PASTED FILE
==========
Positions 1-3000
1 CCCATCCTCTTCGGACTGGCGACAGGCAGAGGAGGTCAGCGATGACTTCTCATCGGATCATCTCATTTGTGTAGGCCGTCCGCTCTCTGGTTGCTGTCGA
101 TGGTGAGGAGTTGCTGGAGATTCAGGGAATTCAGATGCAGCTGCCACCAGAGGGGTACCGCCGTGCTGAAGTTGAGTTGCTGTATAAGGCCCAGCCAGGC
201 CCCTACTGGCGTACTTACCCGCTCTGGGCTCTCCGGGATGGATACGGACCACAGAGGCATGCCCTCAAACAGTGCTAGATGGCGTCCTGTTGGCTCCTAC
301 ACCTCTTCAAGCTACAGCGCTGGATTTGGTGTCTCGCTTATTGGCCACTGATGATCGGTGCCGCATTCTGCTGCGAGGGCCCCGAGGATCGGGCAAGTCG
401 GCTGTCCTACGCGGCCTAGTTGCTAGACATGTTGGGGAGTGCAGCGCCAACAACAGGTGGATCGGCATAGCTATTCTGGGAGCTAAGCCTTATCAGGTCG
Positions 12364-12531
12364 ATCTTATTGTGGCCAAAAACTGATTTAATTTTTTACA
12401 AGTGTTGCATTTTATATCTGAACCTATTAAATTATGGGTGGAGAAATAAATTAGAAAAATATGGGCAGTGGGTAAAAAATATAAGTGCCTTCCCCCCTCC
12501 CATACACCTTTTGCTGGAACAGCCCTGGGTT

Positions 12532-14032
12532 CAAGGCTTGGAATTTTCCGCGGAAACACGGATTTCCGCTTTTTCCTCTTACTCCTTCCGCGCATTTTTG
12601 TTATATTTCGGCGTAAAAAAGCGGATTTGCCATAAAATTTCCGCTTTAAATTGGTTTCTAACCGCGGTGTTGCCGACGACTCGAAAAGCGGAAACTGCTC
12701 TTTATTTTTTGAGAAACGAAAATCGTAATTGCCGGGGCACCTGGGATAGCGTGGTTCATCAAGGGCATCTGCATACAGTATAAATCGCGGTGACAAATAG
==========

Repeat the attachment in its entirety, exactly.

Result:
Positions 1-3000
1 CCCATCCTCTTCGGACTGGCGACAGGCAGAGGAGGTCAGCGATGACTTCTCATCGGATCATCTCATTTGTGTAGGCCGTCCGCTCTCTGGTTGCTGTCGA
101 TGGTGAGGAGTTGCTGGAGATTCAGGGAATTCAGATGCAGCTGCCACCAGAGGGGTACCGCCGTGCTGAAGTTGAGTTGCTGTATAAGGCCCAGCCAGGC
201 CCCTACTGGCGTACTTACCCGCTCTGGGCTCTCCGGGATGGATACGGACCACAGAGGCATGCCCTCAAACAGTGCTAGATGGCGTCCTGTTGGCTCCTAC
301 ACCTCTTCAAGCTACAGCGCTGGATTTGGTGTCTCGCTTATTGGCCACTGATGATCGGTGCCGCATTCTGCTGCGAGGGCCCCGAGGATCGGGCAAGTCG
401 GCTGTCCTACGCGGCCTAGTTGCTAGACATGTTGGGGAGTGCAGCGCCAACAACAGGTGGATCGGCATAGCTATTCTGGGAGCTAAGCCTTATCAGGTCG
Positions 12364-12531
12364 ATCTTATTGTGGCCAAAAACTGATTTAATTTTTTACA
12401 AGTGTTGCATTTTATATCTGAACCTATTAAATTATGGGTGGAGAAATAAATTAGAAAAATATGGGCAGTGGGTAAAAAATATAAGTGCCTTCCCCCCTCC
12501 CATACACCTTTTGCTGGAACAGCCCTGGGTT

Positions 12532-14032
12532 CAAGGCTTGGAATTTTCCGCGGAAACACGGATTTCCGCTTTTTCCTCTTACTCCTTCCGCGCATTTTTG
12601 TTATATTTCGGCGTAAAAAAGCGGATTTGCCATAAAATTTCCGCTTTAAATTGGTTTCTAACCGCGGTGTTGCCGACGACTCGAAAAGCGGAAACTGCTC
12701 TTTATTTTTTGAGAAACGAAAATCGTAATTGCCGGGGCACCTGGGATAGCGTGGTTCATCAAGGGCATCTGCATACAGTATAAATCGCGGTGACAAATAG